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He moved from the perimeter of the crowd and stood next to the fire blazing away on the sand in the ring of stones and stared at the flames with wide wet eyes. Around him were seated parents with young families on wooden cubes in a rough circle,eyes wincing at the swirling smoke and some shielding their faces from the searing heat as the chill wind picked up the flames. Around us the weihnachtsmarkt was in full swing.
We’d noticed him earlier in the supermarket buying batteries which were obviously for a camera that he was now holding half in and half out his pocket as if he wasn’t sure to take a photograph of the fire or not. He’d apologised to the cashier as he had broken the seal on a multi pack as he didn’t want them all and was embarrassed when he realised that he shouldn’t have done that. At first I’d thought he was drunk but then realised he was slightly mentally handicapped and was struggling to understand what was going on and what to do. The manageress was a bit annoyed but was sympathetic and put him at ease, she knew him.I watched him slowly shuffle out the supermarket clutching his small bag of loose batteries.He looked lost.
And then here he was again, standing close to the fire, on his own in the circle, staring at the crackling flames with wide wet eyes under his military cap, hands fumbling at the small red camera. He stared at the families and the young children and I felt an overwhelming urge to tell him everything was ok as he evoked a deep sadness and loneliness in his face. Nobody else seemed to notice him as he stood there and I wondered if I was seeing a ghost. A young man, mid twenties,medium height, a drab green jacket and jeans and that lost look, it was if he wasn’t there for anyone but me to see. I turned to Simone who was drinking her gluhwein and talking to friends behind me and I mentioned that it was the guy we had seen in the supermarket.She too identified him and before I could say anything else I turned around and he was gone. I don’t know what it was but I felt I had to talk to him. I left my honey wine and set off into the crowd to find him.
The soft thud of arrows into straw filled targets at the archery range drew me but there was no sign of him in the queues of young children and teenagers waiting their turn to try their luck and impress their friends. The racks of longbows in the stall nearby a lure for adventure seekers with large wallets.
A hand turned carousel with small children in wooden swings at the end of ever tightening ropes screaming “schneller, schneller”, the spinning circle going ever higher as the lean faced, sharp nosed large elf with pointed hat and sewn on pointed ears did their bidding and turned the wheel with all his might. The smoke and dancing sparks from the nearby braziers added a demonic feel to the scene. My sad friend was nowhere to be found.
I came back to the fire and sat down next to Simone to nurse another honey wine, my feet warming in the sand by the glowing embers. I was disappointed I hadn’t met him and couldn’t quite explain why. The carousel was turning again with a new batch of children hurtling in the darkness their screams and laughter echoing under the old castle walls. We decided to head home.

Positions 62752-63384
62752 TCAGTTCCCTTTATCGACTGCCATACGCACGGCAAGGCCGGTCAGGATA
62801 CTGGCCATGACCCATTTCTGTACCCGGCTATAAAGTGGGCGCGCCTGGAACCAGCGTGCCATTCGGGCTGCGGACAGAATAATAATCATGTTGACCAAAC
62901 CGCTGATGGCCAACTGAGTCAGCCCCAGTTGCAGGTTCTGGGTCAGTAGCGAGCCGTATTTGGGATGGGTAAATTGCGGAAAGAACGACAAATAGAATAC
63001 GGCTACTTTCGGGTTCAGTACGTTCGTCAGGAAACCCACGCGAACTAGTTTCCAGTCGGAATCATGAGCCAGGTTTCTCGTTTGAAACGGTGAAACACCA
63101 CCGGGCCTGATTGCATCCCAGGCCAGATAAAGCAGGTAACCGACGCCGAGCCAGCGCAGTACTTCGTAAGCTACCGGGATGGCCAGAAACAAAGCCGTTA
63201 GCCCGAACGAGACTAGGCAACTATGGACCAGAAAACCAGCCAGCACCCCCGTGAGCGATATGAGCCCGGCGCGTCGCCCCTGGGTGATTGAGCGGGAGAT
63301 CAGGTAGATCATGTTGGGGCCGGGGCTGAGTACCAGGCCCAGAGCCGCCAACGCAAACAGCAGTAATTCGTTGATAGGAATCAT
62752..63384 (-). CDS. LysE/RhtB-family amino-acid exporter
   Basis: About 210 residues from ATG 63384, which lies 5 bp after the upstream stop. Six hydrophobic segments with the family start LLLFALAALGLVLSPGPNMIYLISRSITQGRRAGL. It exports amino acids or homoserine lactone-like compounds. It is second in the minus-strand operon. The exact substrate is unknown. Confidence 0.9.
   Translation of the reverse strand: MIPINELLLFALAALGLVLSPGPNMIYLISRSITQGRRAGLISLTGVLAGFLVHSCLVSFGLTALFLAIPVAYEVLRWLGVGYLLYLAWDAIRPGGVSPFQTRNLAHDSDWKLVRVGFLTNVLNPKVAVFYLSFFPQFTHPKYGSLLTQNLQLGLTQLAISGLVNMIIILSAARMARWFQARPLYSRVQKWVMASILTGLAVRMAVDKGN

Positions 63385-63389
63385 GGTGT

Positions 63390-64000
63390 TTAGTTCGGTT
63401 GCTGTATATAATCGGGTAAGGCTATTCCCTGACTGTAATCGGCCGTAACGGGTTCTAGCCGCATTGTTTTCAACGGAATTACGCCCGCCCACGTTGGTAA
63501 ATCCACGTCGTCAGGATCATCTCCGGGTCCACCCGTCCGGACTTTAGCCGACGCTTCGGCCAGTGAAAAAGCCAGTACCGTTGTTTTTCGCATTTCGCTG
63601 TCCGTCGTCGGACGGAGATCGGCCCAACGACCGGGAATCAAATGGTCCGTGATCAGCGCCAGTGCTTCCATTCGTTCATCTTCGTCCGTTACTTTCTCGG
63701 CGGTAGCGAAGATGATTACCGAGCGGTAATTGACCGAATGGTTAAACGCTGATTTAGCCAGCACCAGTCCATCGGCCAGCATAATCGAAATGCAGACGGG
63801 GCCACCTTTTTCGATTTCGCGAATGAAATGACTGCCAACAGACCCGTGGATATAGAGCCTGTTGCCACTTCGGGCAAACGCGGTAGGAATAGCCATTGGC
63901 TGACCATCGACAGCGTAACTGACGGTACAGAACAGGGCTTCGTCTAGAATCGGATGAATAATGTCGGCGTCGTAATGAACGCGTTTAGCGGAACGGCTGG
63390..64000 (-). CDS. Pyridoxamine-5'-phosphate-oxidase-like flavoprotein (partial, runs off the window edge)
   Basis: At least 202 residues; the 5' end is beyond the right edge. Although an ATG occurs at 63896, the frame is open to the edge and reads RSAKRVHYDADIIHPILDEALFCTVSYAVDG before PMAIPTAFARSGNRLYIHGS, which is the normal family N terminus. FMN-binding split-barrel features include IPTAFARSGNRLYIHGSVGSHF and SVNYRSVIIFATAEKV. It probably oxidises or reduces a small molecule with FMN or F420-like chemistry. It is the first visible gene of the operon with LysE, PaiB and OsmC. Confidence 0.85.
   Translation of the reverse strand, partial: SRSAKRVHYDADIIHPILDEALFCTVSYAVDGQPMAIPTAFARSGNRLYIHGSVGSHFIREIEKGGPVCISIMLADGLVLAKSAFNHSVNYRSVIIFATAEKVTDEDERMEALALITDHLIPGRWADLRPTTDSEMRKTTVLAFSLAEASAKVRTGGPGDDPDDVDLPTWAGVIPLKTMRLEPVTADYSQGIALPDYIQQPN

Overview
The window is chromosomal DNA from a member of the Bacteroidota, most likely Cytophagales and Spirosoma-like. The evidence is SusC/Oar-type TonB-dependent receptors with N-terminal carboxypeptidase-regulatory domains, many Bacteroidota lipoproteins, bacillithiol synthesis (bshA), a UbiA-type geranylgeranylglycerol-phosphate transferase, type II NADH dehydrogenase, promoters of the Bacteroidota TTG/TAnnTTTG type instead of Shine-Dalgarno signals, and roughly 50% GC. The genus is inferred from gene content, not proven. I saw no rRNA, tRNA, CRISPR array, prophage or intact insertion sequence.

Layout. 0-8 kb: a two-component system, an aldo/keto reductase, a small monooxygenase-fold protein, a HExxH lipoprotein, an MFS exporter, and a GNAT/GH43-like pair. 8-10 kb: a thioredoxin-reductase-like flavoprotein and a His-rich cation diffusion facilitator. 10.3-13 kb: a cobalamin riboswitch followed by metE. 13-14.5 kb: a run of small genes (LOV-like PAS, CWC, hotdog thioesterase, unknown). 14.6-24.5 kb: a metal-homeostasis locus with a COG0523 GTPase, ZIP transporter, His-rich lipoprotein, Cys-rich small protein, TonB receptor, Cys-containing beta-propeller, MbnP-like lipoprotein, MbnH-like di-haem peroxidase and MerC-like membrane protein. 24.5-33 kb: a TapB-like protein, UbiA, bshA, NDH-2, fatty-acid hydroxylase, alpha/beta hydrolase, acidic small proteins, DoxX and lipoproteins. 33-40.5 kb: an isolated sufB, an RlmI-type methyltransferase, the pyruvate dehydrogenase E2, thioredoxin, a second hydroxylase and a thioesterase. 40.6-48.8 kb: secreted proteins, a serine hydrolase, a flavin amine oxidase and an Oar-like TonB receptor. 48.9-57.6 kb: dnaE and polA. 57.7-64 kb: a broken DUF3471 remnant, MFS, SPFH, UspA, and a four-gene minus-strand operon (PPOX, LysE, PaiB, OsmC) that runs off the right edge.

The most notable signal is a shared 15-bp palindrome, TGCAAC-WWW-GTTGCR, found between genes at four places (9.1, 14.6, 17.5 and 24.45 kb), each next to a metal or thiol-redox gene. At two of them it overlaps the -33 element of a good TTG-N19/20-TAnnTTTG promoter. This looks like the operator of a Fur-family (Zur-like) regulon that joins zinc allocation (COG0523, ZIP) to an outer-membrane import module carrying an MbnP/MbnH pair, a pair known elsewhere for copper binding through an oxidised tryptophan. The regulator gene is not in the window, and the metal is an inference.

We stopped by the open air stage to catch a number from the suitably medieval costumed 3 piece band. The fiddle player announced their next song as ” Jacobite by Name”. Perhaps historically inaccurate for the period but an old Scottish song never the same and the coincidence couldn’t be ignored.The passion was maybe not quite there in the singing and slightly lost in translation but I still had some goosebumps hearing that song in this place. At the end I took off my hat, waved it in the air and gave them a big cheer which I think surprised them as I was the only one in the crowd that did so. Others in the audience smiled but were obviously bemused at my reaction. The band waved back also unsure of why I was so animated!
And then we met Gunther.
He was standing directly behind us.
I shook his hand and introduced myself and Simone and asked him in German if he was ok as he looked so sad and lost.
It turned out he’d just recently got out of hospital after being badly mauled by his neighbour’s bull mastiff. He told us he was glad because he could have had his little neice with him at the time and if so she could have been killed. It transpired he was trying to move house to get away from this neighbour and the dog as the police had done nothing. The story unravelled and I think he was just glad someone had talked to him. He was a lovely harmless guy and after a few minutes a smile appeared on his face and he was obviously happy. He said he was having a great night and enjoying himself for the first time in a while. We all shook hands again said our farewells, wished each other a happy Christmas and disappeared into our nights. I still don’t know why I felt this urge to contact but after talking to him it just felt the right thing to do.
Sometimes this carousel of a world we live in spins so fast we stop noticing things that are maybe sometimes important to us and others or maybe just beautiful moments to be shared with perfect strangers that we just don’t recognise in the blur of it all. I like when it all slows down and you can start to make sense of yourself and your surroundings and get the perspective back on where you are and where you should be going. The carousel is an exciting ride for a while but it has to stop eventually and there is something reassuring about having your feet back on the ground again.
I could still smell the woodsmoke in Simone’s hair as we walked through the empty streets by the Basel Tor and past the old cemetery, the honey wine glowing in my head. The shadows were still dancing under the ancient parapets of the castle.